Dr. Franklin thought that the votes should be so proportioned in all cases. he took notice that the Delaware counties had bound up their Delegates to disagree to this article. he thought it a very extraordinary language to be held by any state, that they would not confederate with us unless we would let them dispose of our money. certainly if we vote equally we ought to pay equally: but the smaller states will hardly purchase the privilege at this price. that had he lived in a state where the representation, originally equal, had become unequal by time & accident he might have submitted rather than disturb government: but that we should be very wrong to set out in this practice when it is in our power to establish what is right. that at the time of the Union betweenEngland and Scotland the latter had made the objection which the smaller states now do. but experience had proved that no unfairness had ever been shewn them. that their advocates had prognosticated that it would again happen as in times of old that the whale would swallow Jonas, but he thought the prediction reversed in event and that Jonas had swallowed the whale, for the Scotch had in fact got possession of the government and gave laws to the English. he reprobated the original agreement of Congress to vote by colonies, and therefore was for their voting in all cases according to the number of taxables .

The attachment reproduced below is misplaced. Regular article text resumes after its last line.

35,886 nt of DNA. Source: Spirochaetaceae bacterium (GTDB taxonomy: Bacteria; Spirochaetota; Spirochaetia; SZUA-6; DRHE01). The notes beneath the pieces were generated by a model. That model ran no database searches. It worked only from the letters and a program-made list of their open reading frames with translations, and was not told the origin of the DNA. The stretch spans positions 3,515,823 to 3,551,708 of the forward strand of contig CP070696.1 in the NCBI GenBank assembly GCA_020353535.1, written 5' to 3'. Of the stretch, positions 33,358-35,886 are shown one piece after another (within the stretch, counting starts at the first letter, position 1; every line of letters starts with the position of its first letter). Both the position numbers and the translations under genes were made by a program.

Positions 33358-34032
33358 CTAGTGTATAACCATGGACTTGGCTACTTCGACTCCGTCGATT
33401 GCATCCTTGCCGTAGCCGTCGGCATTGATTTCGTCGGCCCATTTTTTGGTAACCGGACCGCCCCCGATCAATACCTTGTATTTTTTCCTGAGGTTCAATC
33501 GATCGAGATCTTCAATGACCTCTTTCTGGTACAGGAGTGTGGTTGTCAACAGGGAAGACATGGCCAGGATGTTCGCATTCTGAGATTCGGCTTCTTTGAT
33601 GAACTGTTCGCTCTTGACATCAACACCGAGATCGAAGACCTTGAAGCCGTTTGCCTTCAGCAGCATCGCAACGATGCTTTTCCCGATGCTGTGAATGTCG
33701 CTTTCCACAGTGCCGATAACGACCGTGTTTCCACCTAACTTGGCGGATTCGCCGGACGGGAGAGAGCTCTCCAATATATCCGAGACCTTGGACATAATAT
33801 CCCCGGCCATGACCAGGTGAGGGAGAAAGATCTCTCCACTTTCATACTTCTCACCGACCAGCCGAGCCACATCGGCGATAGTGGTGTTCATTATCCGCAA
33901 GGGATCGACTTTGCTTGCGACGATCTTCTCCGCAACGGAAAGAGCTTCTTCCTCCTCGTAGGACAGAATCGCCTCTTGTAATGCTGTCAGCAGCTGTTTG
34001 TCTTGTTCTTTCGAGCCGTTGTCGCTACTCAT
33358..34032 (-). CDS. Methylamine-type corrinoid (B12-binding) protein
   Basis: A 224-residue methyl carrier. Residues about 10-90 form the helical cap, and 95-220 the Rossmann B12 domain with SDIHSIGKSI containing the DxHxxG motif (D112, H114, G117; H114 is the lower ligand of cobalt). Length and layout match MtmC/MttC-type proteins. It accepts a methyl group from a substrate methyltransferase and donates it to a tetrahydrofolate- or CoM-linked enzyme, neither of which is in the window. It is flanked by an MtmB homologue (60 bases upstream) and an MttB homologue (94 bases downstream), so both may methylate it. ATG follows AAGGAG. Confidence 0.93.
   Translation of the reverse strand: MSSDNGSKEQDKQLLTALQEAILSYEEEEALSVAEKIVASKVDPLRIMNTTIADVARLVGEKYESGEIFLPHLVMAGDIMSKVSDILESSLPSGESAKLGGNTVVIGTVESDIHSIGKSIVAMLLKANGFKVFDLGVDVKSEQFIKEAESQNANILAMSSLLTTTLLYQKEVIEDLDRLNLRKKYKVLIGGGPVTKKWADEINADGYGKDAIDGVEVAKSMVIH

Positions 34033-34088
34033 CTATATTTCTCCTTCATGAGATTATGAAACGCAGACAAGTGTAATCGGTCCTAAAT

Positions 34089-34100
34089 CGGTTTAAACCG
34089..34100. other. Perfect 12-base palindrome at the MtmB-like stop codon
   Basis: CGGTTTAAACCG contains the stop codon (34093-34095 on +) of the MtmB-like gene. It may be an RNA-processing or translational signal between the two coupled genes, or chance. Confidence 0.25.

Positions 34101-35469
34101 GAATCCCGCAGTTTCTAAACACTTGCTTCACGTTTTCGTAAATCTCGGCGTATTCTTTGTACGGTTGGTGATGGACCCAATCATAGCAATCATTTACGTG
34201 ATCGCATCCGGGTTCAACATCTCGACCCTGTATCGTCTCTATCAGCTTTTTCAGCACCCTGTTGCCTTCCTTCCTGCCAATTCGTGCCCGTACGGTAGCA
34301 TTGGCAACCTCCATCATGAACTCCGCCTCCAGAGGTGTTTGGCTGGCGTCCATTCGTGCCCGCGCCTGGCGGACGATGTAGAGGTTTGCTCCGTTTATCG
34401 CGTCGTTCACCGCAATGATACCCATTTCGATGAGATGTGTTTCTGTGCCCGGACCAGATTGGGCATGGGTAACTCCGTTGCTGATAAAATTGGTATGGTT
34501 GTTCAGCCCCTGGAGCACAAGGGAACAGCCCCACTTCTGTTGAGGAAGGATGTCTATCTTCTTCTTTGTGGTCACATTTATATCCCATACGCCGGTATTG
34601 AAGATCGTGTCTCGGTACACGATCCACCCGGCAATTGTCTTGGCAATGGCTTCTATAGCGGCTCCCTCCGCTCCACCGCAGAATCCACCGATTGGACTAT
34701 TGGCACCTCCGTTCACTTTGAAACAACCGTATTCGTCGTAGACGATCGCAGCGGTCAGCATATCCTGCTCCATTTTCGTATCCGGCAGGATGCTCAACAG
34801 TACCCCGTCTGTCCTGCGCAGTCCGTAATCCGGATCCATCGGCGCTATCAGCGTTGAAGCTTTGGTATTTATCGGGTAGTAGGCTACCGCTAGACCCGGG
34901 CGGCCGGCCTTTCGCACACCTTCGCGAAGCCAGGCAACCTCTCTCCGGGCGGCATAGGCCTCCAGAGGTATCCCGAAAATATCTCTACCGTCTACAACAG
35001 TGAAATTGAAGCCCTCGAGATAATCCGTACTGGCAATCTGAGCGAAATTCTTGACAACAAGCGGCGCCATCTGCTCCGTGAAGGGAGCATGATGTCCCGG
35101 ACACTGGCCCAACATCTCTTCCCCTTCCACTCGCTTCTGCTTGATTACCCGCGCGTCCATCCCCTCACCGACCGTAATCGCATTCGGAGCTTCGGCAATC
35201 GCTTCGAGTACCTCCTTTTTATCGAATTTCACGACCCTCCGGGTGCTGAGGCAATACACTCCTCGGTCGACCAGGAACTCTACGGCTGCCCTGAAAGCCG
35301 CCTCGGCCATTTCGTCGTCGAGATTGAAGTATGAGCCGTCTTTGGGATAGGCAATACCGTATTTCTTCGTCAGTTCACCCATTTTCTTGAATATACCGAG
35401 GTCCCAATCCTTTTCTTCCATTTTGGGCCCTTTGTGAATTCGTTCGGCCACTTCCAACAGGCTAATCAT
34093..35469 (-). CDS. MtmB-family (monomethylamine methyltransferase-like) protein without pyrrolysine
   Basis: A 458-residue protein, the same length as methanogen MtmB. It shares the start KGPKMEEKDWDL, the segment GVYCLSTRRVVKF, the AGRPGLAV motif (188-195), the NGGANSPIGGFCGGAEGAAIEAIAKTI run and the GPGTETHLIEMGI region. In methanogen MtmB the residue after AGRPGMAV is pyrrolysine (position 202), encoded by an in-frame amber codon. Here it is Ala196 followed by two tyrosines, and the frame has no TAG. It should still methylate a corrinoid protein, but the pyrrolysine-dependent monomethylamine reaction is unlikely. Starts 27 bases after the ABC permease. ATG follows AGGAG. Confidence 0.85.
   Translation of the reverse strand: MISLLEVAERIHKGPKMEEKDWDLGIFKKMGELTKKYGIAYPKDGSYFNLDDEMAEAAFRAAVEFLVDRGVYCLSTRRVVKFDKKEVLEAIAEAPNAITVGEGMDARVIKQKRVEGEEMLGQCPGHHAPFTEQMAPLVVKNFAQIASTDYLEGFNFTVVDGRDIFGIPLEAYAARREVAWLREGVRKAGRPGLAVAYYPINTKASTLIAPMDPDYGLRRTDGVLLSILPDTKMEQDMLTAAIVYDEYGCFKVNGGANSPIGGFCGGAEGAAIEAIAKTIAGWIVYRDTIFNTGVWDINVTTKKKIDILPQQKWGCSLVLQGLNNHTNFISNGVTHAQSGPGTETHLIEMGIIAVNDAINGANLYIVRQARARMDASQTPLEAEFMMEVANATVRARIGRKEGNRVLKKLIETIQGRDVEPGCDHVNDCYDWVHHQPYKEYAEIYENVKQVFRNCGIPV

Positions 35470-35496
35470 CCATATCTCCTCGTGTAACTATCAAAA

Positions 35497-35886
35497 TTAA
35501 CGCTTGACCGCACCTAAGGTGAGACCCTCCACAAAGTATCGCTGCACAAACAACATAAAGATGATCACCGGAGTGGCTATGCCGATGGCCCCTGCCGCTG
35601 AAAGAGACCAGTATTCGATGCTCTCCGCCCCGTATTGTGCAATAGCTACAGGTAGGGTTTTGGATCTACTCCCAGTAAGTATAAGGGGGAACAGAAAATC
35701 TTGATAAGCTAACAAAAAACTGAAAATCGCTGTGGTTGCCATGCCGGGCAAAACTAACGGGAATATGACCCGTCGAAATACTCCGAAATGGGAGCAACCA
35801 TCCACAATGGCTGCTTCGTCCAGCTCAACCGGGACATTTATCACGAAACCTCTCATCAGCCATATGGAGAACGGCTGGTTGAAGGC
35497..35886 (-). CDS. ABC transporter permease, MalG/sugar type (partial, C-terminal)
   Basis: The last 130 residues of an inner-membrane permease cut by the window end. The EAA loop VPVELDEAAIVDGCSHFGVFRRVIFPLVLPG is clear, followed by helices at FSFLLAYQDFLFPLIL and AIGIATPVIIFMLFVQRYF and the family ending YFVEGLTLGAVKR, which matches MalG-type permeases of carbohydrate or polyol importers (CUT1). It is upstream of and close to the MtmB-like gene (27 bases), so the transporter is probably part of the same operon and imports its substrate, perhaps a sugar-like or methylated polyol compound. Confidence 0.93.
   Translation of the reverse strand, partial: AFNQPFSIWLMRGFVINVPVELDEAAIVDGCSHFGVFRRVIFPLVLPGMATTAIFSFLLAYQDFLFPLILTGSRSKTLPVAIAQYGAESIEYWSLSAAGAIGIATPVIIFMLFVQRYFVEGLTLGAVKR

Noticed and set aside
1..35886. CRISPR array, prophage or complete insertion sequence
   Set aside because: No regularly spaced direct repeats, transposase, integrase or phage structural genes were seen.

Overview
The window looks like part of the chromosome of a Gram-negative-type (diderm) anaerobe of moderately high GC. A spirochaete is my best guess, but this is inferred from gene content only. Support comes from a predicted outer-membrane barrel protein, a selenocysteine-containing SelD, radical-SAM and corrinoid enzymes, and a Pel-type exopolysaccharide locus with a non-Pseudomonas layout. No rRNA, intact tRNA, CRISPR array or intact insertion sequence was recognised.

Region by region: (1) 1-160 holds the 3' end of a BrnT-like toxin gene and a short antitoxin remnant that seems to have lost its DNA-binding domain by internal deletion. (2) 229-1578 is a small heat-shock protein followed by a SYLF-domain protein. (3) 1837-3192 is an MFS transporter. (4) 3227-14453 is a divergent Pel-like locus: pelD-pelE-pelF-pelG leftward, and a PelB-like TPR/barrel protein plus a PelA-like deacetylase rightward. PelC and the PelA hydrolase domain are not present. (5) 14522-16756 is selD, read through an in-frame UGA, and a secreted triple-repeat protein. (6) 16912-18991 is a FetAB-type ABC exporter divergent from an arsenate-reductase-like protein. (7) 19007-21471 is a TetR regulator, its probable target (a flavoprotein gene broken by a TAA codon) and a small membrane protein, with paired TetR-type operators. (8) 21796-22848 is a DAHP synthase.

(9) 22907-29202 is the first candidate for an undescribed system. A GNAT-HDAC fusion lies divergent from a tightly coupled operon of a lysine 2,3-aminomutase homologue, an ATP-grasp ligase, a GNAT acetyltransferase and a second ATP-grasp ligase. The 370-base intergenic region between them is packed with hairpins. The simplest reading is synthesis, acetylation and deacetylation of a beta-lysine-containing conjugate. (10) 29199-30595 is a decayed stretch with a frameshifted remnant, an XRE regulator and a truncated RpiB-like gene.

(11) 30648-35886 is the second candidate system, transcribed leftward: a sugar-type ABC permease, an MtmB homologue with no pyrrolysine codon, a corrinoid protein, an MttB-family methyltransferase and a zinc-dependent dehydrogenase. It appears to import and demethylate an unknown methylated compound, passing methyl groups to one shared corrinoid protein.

Dr. Witherspoon opposed every alteration of the article. all men admit that a confederacy is necessary. should the idea get abroad that there is likely to be no union among us, it will damp the minds of the people, diminish the glory of our struggle, & lessen it’s importance, because it will open to our view future prospects of war & dissension among ourselves. if an equal vote be refused, the smaller states will become vassals to the larger; & all experience has shewn that the vassals & subjects of free states are the most enslaved. he instanced the Helots of Sparta & the provinces of Rome. he observed that foreign powers discovering this blemish would make it a handle for disengaging the smaller states from so unequal a confederacy. that the colonies should in fact be considered as individuals; and that as such in all disputes they should have an equal vote. that they are now collected as individuals making a bargain with each other, & of course had a right to vote as individuals. that in the East India company they voted by persons, & not by their proportion of stock. that the Belgic confederacy voted by provinces. that in questions of war the smaller states were as much interested as the larger, & therefore should vote equally; and indeed that the larger states were more likely to bring war on the confederacy, in proportion as their frontier was more extensive <, and> he admitted that equality of representation was an excellent principle, but then it must be of things which are co-ordinate; that is, of things similar & of the same nature: that nothing relating to individuals could ever come before Congress; nothing but what would respect colonies. he distinguished between an incorporating & a federal union. the union of England was an incorporating one; yet Scotland had suffered by that union: for that it’s inhabitants were drawn from it by the hopes of places & em-ployments. nor was it an instance of equality of representation; because while Scotland was allowed nearly a thirteenth of representation, they were to pay only one fortieth of the land tax. he expressed his hopes that in the present enlightened state of men’s minds we might expect a lasting confederacy, if it was founded on fair principles.